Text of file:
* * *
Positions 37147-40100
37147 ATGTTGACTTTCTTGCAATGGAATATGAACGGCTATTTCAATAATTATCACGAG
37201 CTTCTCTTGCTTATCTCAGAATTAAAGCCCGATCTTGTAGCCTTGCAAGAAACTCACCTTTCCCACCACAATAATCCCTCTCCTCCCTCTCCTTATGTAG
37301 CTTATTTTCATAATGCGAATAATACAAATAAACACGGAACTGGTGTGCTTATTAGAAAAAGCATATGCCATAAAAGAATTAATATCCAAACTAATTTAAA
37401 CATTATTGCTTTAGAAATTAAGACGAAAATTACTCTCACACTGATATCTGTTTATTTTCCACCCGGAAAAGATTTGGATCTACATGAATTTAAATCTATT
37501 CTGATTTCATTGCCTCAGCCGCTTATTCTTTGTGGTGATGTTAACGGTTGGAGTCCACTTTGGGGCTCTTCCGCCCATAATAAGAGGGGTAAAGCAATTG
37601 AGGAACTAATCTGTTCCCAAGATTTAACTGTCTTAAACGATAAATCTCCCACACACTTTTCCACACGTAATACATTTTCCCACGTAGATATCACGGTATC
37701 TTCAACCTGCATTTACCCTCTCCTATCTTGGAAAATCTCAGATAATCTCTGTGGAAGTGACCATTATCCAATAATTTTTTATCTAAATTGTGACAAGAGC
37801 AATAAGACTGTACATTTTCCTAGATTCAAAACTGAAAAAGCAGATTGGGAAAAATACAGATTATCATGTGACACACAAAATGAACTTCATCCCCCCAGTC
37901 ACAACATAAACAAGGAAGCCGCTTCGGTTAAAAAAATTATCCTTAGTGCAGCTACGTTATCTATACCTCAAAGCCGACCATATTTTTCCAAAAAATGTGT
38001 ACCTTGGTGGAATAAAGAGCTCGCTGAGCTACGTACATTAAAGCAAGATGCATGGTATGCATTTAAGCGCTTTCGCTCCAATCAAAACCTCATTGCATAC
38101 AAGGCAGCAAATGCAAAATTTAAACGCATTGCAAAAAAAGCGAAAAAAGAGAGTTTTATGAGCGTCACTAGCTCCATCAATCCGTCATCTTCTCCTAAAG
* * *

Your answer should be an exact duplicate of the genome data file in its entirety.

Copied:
Positions 37147-40100
37147 ATGTTGACTTTCTTGCAATGGAATATGAACGGCTATTTCAATAATTATCACGAG
37201 CTTCTCTTGCTTATCTCAGAATTAAAGCCCGATCTTGTAGCCTTGCAAGAAACTCACCTTTCCCACCACAATAATCCCTCTCCTCCCTCTCCTTATGTAG
37301 CTTATTTTCATAATGCGAATAATACAAATAAACACGGAACTGGTGTGCTTATTAGAAAAAGCATATGCCATAAAAGAATTAATATCCAAACTAATTTAAA
37401 CATTATTGCTTTAGAAATTAAGACGAAAATTACTCTCACACTGATATCTGTTTATTTTCCACCCGGAAAAGATTTGGATCTACATGAATTTAAATCTATT
37501 CTGATTTCATTGCCTCAGCCGCTTATTCTTTGTGGTGATGTTAACGGTTGGAGTCCACTTTGGGGCTCTTCCGCCCATAATAAGAGGGGTAAAGCAATTG
37601 AGGAACTAATCTGTTCCCAAGATTTAACTGTCTTAAACGATAAATCTCCCACACACTTTTCCACACGTAATACATTTTCCCACGTAGATATCACGGTATC
37701 TTCAACCTGCATTTACCCTCTCCTATCTTGGAAAATCTCAGATAATCTCTGTGGAAGTGACCATTATCCAATAATTTTTTATCTAAATTGTGACAAGAGC
37801 AATAAGACTGTACATTTTCCTAGATTCAAAACTGAAAAAGCAGATTGGGAAAAATACAGATTATCATGTGACACACAAAATGAACTTCATCCCCCCAGTC
37901 ACAACATAAACAAGGAAGCCGCTTCGGTTAAAAAAATTATCCTTAGTGCAGCTACGTTATCTATACCTCAAAGCCGACCATATTTTTCCAAAAAATGTGT
38001 ACCTTGGTGGAATAAAGAGCTCGCTGAGCTACGTACATTAAAGCAAGATGCATGGTATGCATTTAAGCGCTTTCGCTCCAATCAAAACCTCATTGCATAC
38101 AAGGCAGCAAATGCAAAATTTAAACGCATTGCAAAAAAAGCGAAAAAAGAGAGTTTTATGAGCGTCACTAGCTCCATCAATCCGTCATCTTCTCCTAAAG